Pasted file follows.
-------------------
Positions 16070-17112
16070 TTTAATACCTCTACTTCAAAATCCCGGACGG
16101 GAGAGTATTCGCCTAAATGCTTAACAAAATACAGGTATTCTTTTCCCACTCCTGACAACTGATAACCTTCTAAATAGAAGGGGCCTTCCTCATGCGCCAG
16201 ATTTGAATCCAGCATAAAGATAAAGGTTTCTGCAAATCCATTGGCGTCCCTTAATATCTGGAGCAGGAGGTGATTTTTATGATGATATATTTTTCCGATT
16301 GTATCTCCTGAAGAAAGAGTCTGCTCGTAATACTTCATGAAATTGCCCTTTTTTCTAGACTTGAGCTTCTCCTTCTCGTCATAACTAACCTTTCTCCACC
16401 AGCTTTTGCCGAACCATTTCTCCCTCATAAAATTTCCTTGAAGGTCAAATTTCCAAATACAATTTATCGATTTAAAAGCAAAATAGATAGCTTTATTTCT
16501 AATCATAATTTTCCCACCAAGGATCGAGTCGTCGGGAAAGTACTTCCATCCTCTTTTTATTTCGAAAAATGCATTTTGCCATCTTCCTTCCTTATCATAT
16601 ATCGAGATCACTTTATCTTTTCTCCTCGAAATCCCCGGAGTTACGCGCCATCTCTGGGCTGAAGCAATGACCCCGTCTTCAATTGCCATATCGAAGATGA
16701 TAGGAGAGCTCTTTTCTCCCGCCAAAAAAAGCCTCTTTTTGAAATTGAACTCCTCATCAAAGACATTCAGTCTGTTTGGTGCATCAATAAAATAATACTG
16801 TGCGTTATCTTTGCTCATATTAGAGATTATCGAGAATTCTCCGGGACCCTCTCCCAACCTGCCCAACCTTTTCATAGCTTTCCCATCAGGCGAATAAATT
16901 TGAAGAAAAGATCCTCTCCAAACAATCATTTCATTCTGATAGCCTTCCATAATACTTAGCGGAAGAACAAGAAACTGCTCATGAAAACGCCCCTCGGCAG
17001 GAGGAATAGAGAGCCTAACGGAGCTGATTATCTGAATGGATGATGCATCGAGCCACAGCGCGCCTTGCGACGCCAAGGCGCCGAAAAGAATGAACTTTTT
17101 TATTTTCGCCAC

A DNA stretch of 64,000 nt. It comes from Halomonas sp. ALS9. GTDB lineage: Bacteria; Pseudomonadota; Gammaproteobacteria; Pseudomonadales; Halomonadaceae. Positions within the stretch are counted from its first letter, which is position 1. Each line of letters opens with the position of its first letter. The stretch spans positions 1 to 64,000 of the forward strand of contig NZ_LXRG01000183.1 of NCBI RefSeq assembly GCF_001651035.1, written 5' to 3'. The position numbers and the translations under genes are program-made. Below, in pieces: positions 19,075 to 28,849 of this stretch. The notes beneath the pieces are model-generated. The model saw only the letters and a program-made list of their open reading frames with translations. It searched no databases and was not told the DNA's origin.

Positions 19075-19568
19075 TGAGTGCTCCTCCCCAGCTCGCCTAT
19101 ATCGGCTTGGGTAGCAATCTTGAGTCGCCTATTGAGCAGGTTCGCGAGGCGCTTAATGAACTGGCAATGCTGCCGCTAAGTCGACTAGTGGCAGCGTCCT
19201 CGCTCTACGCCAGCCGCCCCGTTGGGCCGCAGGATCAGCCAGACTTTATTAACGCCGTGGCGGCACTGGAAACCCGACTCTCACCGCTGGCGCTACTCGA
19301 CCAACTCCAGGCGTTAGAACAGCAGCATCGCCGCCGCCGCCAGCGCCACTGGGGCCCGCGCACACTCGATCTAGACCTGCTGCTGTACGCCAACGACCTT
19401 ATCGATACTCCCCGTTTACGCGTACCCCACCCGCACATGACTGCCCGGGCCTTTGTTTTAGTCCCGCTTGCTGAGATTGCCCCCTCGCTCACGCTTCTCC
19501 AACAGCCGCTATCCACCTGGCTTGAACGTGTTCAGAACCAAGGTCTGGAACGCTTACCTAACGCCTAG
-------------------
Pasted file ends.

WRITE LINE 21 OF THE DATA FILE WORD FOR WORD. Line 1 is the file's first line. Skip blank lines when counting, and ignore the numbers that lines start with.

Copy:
19501 AACAGCCGCTATCCACCTGGCTTGAACGTGTTCAGAACCAAGGTCTGGAACGCTTACCTAACGCCTAG